TORONTO - The Canadian Association of Radiologists wants to expand accreditation programs and bring in more peer review -- a project that appears timely in light of new investigations of medical scans at three facilities in British Columbia.

In recent years, disturbing cases also have surfaced in Saskatchewan, New Brunswick, Quebec and Newfoundland and Labrador, with concerned medical authorities announcing the need to double-check thousands of imaging scans by certain radiologists.

Some of the reviews have cost millions of dollars, and cast doubt in the minds of patients worried about the accuracy of their initial results.

Dr. Edward Lyons, president of the association, said the national organization wants to see what it can do to improve patient safety.

"Perhaps over the years we haven't done as extensive a peer review in medicine that we should have been doing, and I think it's things like this that really sort of step up the attention that people are paying to it," he said in an interview from Winnipeg.

"And that can't be anything but good, if it ultimately provides better health care and better patient care and better safety."

This month, the B.C. government said investigations had been launched into CT scans by a radiologist at St. Joseph's General Hospital in Comox, and two other radiologists who worked in Powell River and Abbotsford in the Fraser Valley.

Lyons said the association has a group that's working on the accreditation project, and examining what's already in place because they don't want duplication.

"But what we want to do is try and enhance things that they may be doing, give radiologists opportunities and ideas as to how to institute peer review in their facilities," he explained.

The association wants to bring in a full facility accreditation program as quickly as possible, he said.

"One of the provinces and some of the radiologists really would like the CAR to be the prime mover in this area. And so over the last few weeks we have been looking at what the challenges are to ramp up from two modalities that we now accredit -- bone mineral density, or BMD, and mammography -- to now encompass X-ray fluoroscopy, CT, MR (magnetic resonance imaging) and even ultrasound."

An accreditation process would examine how scans are being done.

"We want to look at making sure the equipment meets current standards, is current as far as its ability to produce quality images relative to what is acceptable and expected today, and obviously if it's in good working order with adequate maintenance," Lyons explained.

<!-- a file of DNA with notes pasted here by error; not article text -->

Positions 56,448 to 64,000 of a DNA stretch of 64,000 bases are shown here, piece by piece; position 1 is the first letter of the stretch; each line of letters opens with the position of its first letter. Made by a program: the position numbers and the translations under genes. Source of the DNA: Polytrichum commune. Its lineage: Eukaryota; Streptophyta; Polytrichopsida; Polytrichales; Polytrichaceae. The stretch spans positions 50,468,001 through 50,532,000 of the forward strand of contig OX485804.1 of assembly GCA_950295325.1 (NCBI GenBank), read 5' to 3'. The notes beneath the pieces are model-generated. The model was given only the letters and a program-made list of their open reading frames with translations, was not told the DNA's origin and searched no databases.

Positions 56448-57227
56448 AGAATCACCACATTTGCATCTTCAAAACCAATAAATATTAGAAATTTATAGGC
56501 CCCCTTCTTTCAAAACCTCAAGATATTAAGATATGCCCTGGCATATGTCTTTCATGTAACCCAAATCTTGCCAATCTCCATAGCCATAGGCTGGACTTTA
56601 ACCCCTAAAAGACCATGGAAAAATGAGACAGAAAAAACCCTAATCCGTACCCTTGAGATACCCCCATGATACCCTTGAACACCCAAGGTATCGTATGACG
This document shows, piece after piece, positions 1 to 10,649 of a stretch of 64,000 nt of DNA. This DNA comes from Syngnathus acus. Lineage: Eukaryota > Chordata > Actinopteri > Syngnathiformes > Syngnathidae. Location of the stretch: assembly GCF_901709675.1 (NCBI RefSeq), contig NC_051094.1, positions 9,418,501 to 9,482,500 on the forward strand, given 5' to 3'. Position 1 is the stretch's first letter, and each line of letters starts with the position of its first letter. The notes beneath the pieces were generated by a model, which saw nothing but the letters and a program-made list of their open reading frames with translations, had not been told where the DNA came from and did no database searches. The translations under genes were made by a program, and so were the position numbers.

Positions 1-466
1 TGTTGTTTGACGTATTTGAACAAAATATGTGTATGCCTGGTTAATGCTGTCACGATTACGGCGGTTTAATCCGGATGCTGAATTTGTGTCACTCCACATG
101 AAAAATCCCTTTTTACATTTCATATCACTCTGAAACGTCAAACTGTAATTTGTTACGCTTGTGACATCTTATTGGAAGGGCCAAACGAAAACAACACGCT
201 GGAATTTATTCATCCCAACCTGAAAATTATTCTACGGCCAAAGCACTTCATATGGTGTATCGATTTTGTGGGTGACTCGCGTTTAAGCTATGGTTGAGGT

Accreditation would also ensure technologists are appropriately trained in CT and know how to deal with unforeseen events, and have adequate supervision by a physician who provides quality interpretations, he said.

"So it's really a package that we're looking at."

A program has existed for 15 years for mammography, which is used to detect breast cancer.

The association is seeking a meeting with federal Health Minister Leona Aglukkaq to discuss its plans, and "to try and get some assistance in trying to get this off the ground as expeditiously as possible," Lyons said.

In Saskatchewan, a review is underway of thousands of scans from October 2004 to December 2007 by a radiologist in the Cypress Hills Health Region in the southwestern part of the province. When 7,213 of the radiologist's scans from January 2008 to May 2010 were scrutinized, there was a variance -- different interpretation -- in 864 of them.

An earlier review of nearly 70,000 examinations done by a radiologist in Yorkton, Sask., found different interpretations on 18.8 per cent. Differences with the potential to affect patient care were found in 1,988 exams.

"That's had a real gut-wrenching impact on our profession here, in that people have been shocked to discover that variance interpretation can range as high as we have seen it," said Dr. Dennis Kendel, registrar of the College of Physicians and Surgeons of Saskatchewan.